How does their creation fare on theAdapted Turing Test? The researcherstested it on six musically sophisticatedhuman adults. Five of six correctly chosethe genuine music (Beethoven #6, first 45seconds) over 45 seconds of Matarile.Thus, the strong definition holds for thisexample, except for one human, wholikely was being willfully contrary.

    The Tangerine AwkestraA tougher hurdle comes from the juvenilehumans in the Tangerine Awkestra, trou-blemakers aged 2 to 9 who hail from FortGreene, Brooklyn, New York. These ne-farious tots pose a deeper challenge to thestrong definition by producing soundsusing instruments. That is, they producenonmusical sounds on genuine musical in-struments that they dont know how to play.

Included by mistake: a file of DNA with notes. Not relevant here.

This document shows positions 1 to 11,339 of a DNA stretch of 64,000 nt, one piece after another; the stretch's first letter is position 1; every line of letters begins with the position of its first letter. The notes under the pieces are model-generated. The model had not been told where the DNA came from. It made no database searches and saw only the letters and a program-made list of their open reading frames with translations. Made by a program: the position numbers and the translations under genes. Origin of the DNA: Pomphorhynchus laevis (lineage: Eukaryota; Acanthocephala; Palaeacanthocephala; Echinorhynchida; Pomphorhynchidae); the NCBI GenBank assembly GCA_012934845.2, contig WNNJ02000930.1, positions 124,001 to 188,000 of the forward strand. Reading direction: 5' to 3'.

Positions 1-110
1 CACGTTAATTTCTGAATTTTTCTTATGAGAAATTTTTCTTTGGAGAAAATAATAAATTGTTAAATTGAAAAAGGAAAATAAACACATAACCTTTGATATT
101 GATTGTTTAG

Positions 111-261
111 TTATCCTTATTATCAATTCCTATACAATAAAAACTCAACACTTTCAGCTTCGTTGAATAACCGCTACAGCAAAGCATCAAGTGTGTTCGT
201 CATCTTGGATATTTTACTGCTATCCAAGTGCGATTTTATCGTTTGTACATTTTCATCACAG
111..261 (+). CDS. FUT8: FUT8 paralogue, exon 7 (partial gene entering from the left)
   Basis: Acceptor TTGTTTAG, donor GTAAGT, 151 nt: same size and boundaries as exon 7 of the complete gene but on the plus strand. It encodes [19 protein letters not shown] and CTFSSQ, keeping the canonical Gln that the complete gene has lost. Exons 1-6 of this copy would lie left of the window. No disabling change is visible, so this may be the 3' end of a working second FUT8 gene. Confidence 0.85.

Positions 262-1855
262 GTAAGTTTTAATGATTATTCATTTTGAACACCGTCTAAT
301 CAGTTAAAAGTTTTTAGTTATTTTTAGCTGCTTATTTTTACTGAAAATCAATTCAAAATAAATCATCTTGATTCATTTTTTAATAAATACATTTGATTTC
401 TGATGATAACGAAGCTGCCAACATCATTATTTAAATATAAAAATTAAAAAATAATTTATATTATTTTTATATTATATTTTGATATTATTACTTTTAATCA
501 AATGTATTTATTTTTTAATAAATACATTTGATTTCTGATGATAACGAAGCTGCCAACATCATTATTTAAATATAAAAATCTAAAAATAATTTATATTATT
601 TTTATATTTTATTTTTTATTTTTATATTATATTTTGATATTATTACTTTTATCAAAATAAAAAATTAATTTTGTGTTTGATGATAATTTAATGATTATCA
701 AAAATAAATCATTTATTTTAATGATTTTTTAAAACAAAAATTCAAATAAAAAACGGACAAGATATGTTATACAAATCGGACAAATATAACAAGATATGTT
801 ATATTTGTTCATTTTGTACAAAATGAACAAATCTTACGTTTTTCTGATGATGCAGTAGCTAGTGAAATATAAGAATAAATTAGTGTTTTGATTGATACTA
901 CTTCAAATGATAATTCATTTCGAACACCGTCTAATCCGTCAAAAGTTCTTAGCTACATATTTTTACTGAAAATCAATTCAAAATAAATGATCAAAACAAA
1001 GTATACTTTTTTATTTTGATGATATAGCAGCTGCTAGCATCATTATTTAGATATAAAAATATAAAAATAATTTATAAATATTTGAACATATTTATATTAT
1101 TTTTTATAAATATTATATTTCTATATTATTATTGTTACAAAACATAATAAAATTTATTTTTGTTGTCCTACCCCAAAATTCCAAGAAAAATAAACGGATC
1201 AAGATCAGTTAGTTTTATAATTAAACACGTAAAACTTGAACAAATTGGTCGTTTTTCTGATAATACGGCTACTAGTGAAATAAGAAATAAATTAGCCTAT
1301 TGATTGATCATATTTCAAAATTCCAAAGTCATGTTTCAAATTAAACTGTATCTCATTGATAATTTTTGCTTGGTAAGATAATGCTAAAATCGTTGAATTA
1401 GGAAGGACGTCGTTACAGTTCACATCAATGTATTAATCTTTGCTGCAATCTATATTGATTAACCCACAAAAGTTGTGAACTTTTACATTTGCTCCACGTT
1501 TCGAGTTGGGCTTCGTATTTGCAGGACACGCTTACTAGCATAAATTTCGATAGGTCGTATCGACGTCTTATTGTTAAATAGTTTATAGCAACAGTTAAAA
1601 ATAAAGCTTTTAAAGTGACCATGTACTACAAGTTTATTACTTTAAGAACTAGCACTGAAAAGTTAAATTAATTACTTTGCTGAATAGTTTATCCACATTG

These children met in a schoolroom,where they listened to records by OrnetteColeman and Roscoe Mitchell of the ArtEnsemble of Chicago played by theirteacher, Katie Down. The children saidthey could do that. Down said they couldNOT. The kids said can TOO. Down saidcould NOT and brought her own collec-tion of musical instruments to school.

    The kids immediately became Artistsand formed a band. With Down and herinstrument collection, they had every-thing they needed, except their parentsto drive them back and forth to re-hearsals (Fig. 2).

    The Awkestra (der. the Brooklyn pro-nunciation) used Downs instruments tocreate a classic of the nichtmusik genre,the extended orchestral work Aliens TookMy Mom.

    The day before their studio debut, thekids were informed that making CDs wasdifferent from jamming noise in theclassroom. There should be a story toguide what they would record. Thus, theintention was to produce a lowbrow pro-grammatic effort rather than highbrow,pure, genuine music.